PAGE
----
Format

Send to

Choose Destination
Influenza Other Respir Viruses. 2012 Jan;6(1):52-62. doi: 10.1111/j.1750-2659.2011.00268.x. Epub 2011 Jun 13.

Quantitative review of antibody response to inactivated seasonal influenza vaccines.

Author information

1
Fogarty International Center, National Institutes of Health, Bethesda, MD 20892, USA. seidmanj@mail.nih.gov

Abstract

BACKGROUND:

Seasonal influenza epidemics are associated with significant morbidity and mortality each year, particularly amongst young children and the elderly. Seasonal influenza vaccines have been available for decades, yet influenza remains a major public health threat in the US, sparking interest in studies evaluating the effectiveness of vaccination.

OBJECTIVES:

We sought to identify determinants of serological responses to inactivated seasonal influenza vaccines including number of doses, adjuvant, and subject characteristics.

METHODS:

We reviewed 60 articles published between 1987 and 2006. We used weighted multiple logistic regression and random-effects models to evaluate how seroconversion and seroprotection rates varied with host and vaccine factors.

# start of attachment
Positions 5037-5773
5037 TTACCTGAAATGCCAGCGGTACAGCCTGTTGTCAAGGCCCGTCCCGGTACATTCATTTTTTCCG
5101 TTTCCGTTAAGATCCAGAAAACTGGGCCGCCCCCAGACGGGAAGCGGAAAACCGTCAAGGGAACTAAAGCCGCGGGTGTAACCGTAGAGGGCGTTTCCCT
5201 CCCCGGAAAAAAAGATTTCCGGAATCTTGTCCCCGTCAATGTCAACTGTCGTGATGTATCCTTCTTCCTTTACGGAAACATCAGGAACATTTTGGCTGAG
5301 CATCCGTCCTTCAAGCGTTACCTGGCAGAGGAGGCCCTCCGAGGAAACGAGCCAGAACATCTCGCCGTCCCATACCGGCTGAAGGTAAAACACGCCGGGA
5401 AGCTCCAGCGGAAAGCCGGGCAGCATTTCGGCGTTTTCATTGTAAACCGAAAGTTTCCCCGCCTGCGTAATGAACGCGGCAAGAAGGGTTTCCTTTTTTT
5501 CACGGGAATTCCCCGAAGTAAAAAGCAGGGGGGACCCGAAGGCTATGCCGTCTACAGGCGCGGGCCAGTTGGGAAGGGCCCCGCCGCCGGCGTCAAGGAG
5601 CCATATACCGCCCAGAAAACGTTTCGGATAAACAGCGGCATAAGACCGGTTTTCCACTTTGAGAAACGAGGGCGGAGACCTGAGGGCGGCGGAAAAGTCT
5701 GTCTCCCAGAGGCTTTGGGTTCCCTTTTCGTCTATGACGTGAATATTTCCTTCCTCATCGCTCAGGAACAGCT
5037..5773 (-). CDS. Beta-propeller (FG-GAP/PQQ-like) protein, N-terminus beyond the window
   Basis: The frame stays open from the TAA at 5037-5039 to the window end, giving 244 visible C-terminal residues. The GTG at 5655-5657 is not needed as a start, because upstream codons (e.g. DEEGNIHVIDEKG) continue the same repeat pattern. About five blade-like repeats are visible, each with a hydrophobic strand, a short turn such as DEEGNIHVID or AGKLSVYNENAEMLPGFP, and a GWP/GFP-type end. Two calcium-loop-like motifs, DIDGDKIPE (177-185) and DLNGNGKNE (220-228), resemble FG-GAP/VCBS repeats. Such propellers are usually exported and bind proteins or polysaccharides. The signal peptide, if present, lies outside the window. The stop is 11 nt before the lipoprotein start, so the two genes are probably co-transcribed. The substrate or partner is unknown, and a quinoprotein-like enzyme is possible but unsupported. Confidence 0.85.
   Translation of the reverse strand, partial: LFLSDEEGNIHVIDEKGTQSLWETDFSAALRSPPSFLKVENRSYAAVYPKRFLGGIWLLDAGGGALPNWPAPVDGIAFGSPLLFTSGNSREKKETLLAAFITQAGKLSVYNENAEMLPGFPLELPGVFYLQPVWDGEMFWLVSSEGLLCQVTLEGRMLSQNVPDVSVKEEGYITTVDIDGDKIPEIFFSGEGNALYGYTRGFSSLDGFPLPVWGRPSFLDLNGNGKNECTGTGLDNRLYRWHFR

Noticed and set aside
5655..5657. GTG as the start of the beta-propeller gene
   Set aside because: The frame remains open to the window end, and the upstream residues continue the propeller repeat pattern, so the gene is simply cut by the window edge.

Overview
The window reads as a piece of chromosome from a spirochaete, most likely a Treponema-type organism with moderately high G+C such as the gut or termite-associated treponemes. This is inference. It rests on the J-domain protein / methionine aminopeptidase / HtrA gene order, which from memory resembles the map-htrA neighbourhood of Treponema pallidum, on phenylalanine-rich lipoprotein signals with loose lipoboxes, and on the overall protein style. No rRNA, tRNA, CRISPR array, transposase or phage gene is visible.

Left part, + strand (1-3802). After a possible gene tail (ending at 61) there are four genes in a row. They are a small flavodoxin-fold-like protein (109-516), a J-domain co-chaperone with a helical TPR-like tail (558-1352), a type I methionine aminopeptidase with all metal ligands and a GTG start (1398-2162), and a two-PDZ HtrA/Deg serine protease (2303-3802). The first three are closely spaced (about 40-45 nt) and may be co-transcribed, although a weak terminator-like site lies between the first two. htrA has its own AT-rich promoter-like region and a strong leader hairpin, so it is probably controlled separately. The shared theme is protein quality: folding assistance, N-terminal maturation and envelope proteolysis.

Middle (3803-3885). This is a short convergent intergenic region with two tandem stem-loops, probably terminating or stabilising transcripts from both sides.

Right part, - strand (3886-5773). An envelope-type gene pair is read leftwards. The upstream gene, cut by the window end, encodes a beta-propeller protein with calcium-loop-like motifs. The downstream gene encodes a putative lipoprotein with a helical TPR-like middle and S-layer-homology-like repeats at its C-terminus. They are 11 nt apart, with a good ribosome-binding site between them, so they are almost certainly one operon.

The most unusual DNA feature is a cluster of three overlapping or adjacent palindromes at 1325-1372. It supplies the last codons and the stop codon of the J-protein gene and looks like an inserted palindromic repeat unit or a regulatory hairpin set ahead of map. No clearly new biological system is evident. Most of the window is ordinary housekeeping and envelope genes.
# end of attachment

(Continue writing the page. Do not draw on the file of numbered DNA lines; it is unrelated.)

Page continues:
RESULTS:

Both children and seniors tended to have poorer immune responses compared to adults whereas use of adjuvant and a second vaccine dose tended to improve immune response. Pre-vaccination serological status had a large impact on the immune response to vaccination. We found substantial heterogeneity among studies, even with similar population settings and vaccination regimen.

CONCLUSIONS:

Future studies should stratify their results by pre-vaccination serological status in an effort to produce more precise summary estimates of vaccine response.

PMID:
21668661
PMCID:
PMC3175249
DOI:
10.1111/j.1750-2659.2011.00268.x
[Indexed for MEDLINE]
Free PMC Article

Supplemental Content

Full text links

Icon for Wiley Icon for PubMed Central
Loading ...
Support Center